Friday, December 4, 2015

More non-Chinese in SJKCs?

There is a steady increase in the enrolment of non-Chinese pupils in Chinese schools in Malaysia over the last five years. As the fertility rate of Chinese Malaysians continues to drop, so does the enrolment of Chinese pupils in Sekolah Jenis Kebangssan Cina (SJKC), but the reverse is happening with non-Chinese pupils.

In just five years, the ratio of non-Chinese to Chinese pupils studying in SJKCs has doubled. In 2010, there was one non-Chinese for every 10 Chinese pupils in SJKCs, and this has grown to two non-Chinese for every 10 Chinese pupils in 2014.

The number of Chinese pupils in SJKC has reduced from 539,621 in 2010 to 483,852 in 2014 while the number of non-Chinese pupils increases from 72,443 in 2010 to 87,463 in 2014. This shows a 10.3 per cent drop in Chinese pupil enrolment at SJKCs.

On the other hand, non-Chinese pupil enrolment went up by 20.7 per cent. The sharp and steady increase is despite pressure by opponents of SJKCs asking for the closing of vernacular schools in Malaysia as they purportedly lead to racial segregation.

This shows that fellow citizens of non-Chinese descent, especially non-Chinese parents of children in Chinese schools, are not buying into this fallacy. It is also a testimony of their confidence in SJKC, which a person of high political office has finally acknowledged.

In endorsing Chinese schools, Sarawak Chief Minister Tan Sri Adenan Satem hit out at Putrajaya’s policy of not recognising the Unified Examinations Certificate (UEC), calling it stupid and senseless.
The UEC is a standardised examination taken by students in all 60 Chinese independent secondary schools in the country. A number of international universities, including the prestigious Oxford University in the United Kingdom, recognise the qualification.

However, Putrajaya does not recognise the UEC on the ground it does not follow the national education curriculum. Adenan’s argument is that failure to recognise the UEC will lead to a brain drain and exodus of talent to countries which recognised the qualification.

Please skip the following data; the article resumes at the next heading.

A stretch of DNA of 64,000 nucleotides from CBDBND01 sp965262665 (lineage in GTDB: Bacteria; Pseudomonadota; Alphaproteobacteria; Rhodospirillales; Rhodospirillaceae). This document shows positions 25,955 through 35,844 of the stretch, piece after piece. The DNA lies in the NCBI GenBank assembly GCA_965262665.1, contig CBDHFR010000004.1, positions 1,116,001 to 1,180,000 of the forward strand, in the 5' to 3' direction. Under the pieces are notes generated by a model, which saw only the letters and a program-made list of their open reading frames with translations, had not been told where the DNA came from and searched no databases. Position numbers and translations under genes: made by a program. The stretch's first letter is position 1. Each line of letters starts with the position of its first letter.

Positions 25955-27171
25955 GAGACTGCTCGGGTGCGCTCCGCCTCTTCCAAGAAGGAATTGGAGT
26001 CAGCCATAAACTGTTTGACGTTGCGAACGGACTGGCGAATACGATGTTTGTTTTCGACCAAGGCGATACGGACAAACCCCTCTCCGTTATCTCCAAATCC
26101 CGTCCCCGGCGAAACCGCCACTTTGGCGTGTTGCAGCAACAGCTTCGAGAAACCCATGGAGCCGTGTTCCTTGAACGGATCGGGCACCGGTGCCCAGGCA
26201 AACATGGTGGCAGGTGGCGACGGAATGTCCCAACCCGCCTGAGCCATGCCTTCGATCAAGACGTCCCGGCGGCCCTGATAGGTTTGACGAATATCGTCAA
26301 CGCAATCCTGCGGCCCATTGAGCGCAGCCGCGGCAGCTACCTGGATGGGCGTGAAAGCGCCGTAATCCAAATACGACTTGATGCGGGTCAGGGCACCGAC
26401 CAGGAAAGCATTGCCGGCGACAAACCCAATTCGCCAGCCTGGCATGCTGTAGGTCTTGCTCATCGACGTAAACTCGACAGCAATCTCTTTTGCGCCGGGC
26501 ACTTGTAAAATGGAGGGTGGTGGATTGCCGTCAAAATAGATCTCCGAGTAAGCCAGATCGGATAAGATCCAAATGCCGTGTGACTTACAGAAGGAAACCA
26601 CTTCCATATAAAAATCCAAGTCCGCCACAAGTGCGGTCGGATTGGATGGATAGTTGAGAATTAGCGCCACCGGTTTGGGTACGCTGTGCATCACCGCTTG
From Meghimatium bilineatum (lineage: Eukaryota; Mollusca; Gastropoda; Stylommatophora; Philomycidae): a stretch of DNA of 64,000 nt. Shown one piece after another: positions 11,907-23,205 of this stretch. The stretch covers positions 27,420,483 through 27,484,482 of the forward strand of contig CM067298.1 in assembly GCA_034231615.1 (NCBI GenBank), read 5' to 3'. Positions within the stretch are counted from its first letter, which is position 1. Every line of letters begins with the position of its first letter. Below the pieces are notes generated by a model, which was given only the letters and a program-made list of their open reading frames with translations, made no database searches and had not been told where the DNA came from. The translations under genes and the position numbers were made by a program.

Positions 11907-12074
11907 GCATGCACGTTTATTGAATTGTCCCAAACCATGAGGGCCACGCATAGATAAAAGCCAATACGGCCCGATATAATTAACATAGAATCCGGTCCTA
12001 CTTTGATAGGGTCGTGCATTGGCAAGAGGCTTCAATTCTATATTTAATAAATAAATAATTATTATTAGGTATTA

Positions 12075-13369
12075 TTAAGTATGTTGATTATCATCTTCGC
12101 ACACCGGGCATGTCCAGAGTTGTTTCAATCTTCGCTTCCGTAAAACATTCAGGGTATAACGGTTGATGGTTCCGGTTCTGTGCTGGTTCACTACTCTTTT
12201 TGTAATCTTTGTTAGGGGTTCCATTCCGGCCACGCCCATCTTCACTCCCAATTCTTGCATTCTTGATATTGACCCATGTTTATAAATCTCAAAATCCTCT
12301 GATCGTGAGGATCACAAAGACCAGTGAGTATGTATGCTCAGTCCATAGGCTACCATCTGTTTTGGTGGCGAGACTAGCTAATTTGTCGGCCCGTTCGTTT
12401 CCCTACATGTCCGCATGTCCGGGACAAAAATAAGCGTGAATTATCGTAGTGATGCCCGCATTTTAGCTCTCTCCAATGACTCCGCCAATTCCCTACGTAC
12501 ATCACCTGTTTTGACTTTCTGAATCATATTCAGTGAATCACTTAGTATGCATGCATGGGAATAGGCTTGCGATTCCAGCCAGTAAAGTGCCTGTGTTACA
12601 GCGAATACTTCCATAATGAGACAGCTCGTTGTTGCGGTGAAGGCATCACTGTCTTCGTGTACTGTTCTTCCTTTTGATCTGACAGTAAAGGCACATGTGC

While this move by Sarawak has resulted in a tug of war between the state and federal government over the recognition of the UEC, SJKCs continue to face several problems.
Based on the national census in 2010, fertility rate of the Chinese declined the most among all races. It has declined from 2.6 per cent  in 2000 to 1.5 per cent in 2010.

Figures from Education Ministry show that up to 2011, 96 per cent of Chinese pupils are in Chinese primary schools, an increase of 4 per cent compared with 92 per cent in year 2000. Due to the low fertility rate, the number of Chinese pupils in Chinese primary school has reduced by 55,769 in the past four years while non-Chinese pupils increase by 15,020.
The drop in Chinese pupil enrolment is leading to the closure of smaller SJKCs in remote areas. However, the situation is different in urban areas as non-Chinese have pushed up the pupil populations in these schools.

Close to half of pupils in two Chinese primary schools in Kuala Lumpur are non-Chinese, with SJKC St Teresa having 45 per cent non-Chinese pupils and SJKC Sentul Pasar Peng Meng having 40.8 per cent of non-Chinese pupils.

Non-Chinese pupils in SJKC Sam Yok and SJKC Chiao Nan are in the range between 30 and 40 per cent  while non-Chinese pupils in four Chinese primary schools – SJKC Chung Hwa Girl’s School, SJKC Kong Hon, SJKC Sentul and the newly opened SJKC Wangsa Maju  – are between 20 and 30 per cent.

The other problem faced by SJKCs is their locations in business district and they face traffic congestion. Plans are afoot to relocate SJKC St Teresa, SJKC Lai Ming and SJKC Imbi to overcome this problem and change the distribution of SJKCs in Kuala Lumpur.

[Source: The Heat]

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